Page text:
6 months ago

Mpumalanga Business 2021-22

INTERVIEW Finding new

INTERVIEW Finding new ways of reducing and reusing carbon Council for Geoscience CEO, Mosa Mabuza, is excited about new research on carbon capture and is intent on expanding his organisation’s relevance to the South African economy. Mosa Mabuza, CEO BIOGRAPHY After qualifying as a geologist from Wits University, Mosa held various positions at De Beers and Anglo American and worked in jurisdictions as varied as West Africa and Canada. From his appointment as the Director of Mineral Economics in the former Department of Minerals and Energy, he was promoted to Deputy Director-General of Mineral Policies and (Investment) Promotion in 2012. He has been CEO of CGS since 2017. How will the Council for Geoscience (CGS) carbon capture and the storage project in Mpumalanga expand South Africa’s energy mix and decrease the country’s carbon footprint? We abbreviated the project to CCUS: Carbon Capture for the two Cs, U for utilisation, storage as the last stage. Once the carbon is captured it has numerous applications. Not only would you be able to reduce the carbon content that is emitted into our climate, but you can also apply it in fertiliser manufacturing and in a number of other applications. We see it as a scientific intervention that gets us as a country to breathe life into the climate mitigation measures, in terms of the international climate protocol that we have committed to. If the science is proven, not only will South Africa meet but it will go far beyond the minimum commitments that we have made as a country. But we’ve got to let the science take place, we’ve got to let the pilot project prove that indeed, it is a sensible scientific intervention, that the economics make sense, that science and the intentions are met. Only once we have proven all of those three attributes, would we be confident enough to say that, indeed, we can continue. We think that, if it is proven, then coal can continue to play a critical role in our energy mix. Is this pilot at one site or is it multiple sites? The first one is on one site. We have chosen a pilot very close to the major emission sites in Mpumalanga where there is a higher concentration of power stations, as well as the Sasol plant. If we get that right we can have our contribution to carbon pollution reduced by between 60% and 80%. What are the other priorities of the CGS in Mpumalanga? The CGS mandate is that we are the custodians of geoscientific information and knowledge in the country so we have quite a number of programmes in Mpumalanga. One of them which is really very exciting and is at an advanced stage of development is the passive treatment of polluted water. This is getting groundwater that has been polluted to be cleaned up using natural processes without using any chemicals. We are piloting this exercise at a site in Middelburg. The early results are indicating that the ranges of acidity are being drastically reduced. At level one, water is very acidic and if you get to a pH of seven, then that’s normal water and if you go beyond seven then it’s MPUMALANGA BUSINESS 2021/22 34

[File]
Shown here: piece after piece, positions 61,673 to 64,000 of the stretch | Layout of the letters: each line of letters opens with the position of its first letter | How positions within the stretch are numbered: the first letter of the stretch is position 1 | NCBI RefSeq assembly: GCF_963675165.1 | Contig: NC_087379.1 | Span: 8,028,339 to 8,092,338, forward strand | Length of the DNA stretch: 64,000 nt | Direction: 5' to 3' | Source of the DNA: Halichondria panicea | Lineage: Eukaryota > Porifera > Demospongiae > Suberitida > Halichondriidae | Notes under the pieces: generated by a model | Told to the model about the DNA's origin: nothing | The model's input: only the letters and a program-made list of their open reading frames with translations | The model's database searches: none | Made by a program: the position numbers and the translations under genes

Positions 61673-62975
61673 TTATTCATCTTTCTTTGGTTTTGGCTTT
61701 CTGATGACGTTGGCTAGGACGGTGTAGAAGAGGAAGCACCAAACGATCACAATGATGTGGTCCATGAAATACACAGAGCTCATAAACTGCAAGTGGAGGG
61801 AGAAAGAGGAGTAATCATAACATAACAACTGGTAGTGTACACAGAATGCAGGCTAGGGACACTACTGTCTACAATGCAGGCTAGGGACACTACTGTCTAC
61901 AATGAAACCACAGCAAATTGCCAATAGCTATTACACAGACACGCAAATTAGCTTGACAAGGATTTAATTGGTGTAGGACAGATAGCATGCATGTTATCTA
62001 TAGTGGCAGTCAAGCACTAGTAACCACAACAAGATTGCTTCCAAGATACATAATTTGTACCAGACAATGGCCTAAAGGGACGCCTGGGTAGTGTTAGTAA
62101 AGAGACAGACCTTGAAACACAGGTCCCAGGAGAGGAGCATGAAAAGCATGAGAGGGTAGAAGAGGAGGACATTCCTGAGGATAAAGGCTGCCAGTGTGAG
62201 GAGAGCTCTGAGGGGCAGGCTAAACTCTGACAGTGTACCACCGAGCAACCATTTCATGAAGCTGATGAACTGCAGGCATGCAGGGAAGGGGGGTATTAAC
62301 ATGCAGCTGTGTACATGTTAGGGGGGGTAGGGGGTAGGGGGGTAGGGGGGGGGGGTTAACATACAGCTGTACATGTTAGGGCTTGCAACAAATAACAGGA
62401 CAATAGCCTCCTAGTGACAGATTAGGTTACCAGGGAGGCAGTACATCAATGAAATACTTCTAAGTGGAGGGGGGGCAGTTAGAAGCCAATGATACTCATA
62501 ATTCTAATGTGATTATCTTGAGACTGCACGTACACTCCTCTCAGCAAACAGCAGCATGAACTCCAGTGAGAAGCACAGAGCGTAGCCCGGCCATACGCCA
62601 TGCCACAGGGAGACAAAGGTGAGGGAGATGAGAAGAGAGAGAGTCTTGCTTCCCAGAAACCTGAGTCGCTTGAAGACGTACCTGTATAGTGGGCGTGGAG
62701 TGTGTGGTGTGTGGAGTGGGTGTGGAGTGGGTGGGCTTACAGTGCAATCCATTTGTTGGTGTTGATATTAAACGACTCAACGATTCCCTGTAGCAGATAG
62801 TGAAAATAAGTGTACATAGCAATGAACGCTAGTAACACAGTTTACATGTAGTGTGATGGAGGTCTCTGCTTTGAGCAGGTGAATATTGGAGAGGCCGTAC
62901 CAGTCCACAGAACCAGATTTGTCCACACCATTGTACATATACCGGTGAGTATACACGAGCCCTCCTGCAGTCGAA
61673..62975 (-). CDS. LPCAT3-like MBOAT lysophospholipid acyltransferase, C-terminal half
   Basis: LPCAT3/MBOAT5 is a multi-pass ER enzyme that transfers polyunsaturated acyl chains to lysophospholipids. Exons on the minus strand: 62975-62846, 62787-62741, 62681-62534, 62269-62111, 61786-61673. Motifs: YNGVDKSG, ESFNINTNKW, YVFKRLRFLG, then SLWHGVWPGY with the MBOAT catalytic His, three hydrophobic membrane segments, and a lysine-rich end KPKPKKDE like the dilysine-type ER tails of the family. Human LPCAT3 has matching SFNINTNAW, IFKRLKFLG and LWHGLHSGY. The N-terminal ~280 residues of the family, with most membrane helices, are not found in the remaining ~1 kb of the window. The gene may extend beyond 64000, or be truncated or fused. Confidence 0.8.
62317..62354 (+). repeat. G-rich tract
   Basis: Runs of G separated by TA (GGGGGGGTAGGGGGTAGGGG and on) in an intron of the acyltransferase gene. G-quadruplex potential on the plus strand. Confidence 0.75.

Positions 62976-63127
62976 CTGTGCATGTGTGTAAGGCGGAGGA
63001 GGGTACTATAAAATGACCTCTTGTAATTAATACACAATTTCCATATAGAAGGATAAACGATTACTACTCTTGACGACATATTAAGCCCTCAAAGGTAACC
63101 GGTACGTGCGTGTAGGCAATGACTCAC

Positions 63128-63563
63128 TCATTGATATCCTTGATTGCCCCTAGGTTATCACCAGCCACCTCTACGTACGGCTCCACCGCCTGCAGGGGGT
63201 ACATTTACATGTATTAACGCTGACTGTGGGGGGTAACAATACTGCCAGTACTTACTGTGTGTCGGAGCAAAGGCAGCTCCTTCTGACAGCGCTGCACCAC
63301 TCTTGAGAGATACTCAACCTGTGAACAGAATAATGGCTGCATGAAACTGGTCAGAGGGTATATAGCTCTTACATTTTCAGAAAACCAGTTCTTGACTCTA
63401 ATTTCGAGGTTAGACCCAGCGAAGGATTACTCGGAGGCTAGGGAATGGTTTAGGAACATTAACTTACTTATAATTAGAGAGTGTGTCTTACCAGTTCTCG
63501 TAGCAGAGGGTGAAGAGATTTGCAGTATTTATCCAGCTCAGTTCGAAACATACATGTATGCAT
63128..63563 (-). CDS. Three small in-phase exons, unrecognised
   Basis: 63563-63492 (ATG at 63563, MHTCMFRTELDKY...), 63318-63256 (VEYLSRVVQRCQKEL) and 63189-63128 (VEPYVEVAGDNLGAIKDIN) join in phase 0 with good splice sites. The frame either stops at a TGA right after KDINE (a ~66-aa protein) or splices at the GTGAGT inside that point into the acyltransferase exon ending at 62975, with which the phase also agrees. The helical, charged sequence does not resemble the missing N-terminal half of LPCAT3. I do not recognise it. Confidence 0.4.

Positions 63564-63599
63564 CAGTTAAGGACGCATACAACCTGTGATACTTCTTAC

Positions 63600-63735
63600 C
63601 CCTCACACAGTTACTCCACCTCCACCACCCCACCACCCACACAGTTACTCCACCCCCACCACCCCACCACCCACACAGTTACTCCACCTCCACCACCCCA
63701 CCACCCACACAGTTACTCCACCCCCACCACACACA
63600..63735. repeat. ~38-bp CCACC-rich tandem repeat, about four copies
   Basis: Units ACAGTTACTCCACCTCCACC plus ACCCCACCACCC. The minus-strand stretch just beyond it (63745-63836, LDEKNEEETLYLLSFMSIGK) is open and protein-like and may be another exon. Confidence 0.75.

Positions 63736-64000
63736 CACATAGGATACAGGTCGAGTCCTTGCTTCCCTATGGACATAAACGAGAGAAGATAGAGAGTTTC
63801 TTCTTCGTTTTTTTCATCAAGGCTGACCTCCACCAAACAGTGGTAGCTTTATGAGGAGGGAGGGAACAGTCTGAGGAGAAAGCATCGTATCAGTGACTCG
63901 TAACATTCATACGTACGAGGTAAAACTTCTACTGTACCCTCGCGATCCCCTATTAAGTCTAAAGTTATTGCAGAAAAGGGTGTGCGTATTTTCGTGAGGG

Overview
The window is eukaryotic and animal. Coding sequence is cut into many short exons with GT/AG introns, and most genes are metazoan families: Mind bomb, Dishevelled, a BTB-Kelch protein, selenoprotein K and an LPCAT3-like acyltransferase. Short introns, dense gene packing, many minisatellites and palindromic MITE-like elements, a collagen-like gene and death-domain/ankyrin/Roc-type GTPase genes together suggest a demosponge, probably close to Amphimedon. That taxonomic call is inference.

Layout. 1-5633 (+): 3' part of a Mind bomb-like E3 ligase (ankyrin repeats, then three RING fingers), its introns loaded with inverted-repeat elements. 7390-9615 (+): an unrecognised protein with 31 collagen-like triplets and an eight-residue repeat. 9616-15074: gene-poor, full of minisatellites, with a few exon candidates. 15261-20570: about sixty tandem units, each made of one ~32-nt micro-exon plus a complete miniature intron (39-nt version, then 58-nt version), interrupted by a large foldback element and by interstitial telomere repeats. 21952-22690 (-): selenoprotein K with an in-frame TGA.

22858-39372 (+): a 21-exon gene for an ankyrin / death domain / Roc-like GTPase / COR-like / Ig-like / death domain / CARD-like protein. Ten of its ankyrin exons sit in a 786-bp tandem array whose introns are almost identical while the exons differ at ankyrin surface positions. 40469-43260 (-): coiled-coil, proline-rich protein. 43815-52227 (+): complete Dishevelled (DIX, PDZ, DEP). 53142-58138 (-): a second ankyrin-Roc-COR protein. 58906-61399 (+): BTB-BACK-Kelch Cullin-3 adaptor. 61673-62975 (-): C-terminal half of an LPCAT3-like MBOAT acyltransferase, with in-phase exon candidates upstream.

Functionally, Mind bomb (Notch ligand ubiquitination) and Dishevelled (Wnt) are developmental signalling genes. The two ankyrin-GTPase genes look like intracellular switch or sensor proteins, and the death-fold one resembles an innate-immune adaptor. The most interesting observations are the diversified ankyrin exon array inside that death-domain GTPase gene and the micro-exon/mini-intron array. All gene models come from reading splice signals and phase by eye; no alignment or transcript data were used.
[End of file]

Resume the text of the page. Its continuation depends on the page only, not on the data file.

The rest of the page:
ecoming too alkaline for consumption or industrial use. This passive treatment has increased the pH level from 2.8, which could not be consumed by human beings, to around 6.8. That is exciting. That is almost getting to a textbook measure of pH. The water coming out of our taps is not anywhere close to 6.8. If we can replicate that, imagine all of that water that has been contaminated by coal mining over the years in the Mpumalanga area that could be sorted out? We haven’t done the economic studies yet but if we get it right, it should be highly costefficient. The cost should not be an issue if and when we get it right. What other priority projects are you pursuing? We are looking at mineral development projects in Mpumalanga and others. We are excited about the prospects that lie ahead. We are confirming the extension of the Wits Basin beyond the previously known areas. The result is that – over and above coal mining – we think that gold mining in Mpumalanga may just have a much longer future than we thought before. CGS passive mine water remediation pilot plant, Carolina. What role is the CGS playing in the debate over the just transition? We will not be driving the whole debate but the carbon capture utilisation and storage is a scientific intervention that asks the fundamental question – does transition necessarily mean transition from coal or does the transition mean we are making a commitment to transition from high carbon to low carbon? Over many years we have developed the capacity to generate our baseload from coal. We still have huge resources of coal in South Africa and we have installed generation infrastructure. On the other hand, we have correctly made commitments to be part of climate change protocols. There is no debate on the contribution of carbon in accelerating the climate change, there’s absolutely no debate there. But if there are scientific interventions that can allow for that transition to enable us to move from high to low carbon and continue to burn the coal, then that is something worth considering. If human beings could send a man to the moon in the 1960s, I don’t see why we cannot find the appropriate technology to use so that coal is part of our just transitioning journey. As the Council for Geoscience, our contribution in the main is limited to the science. We must also play a prominent and critical role as a leader in mobilising society around a particular position that takes into account South Africa’s specific societal circumstances. 35 MPUMALANGA BUSINESS 2021/22

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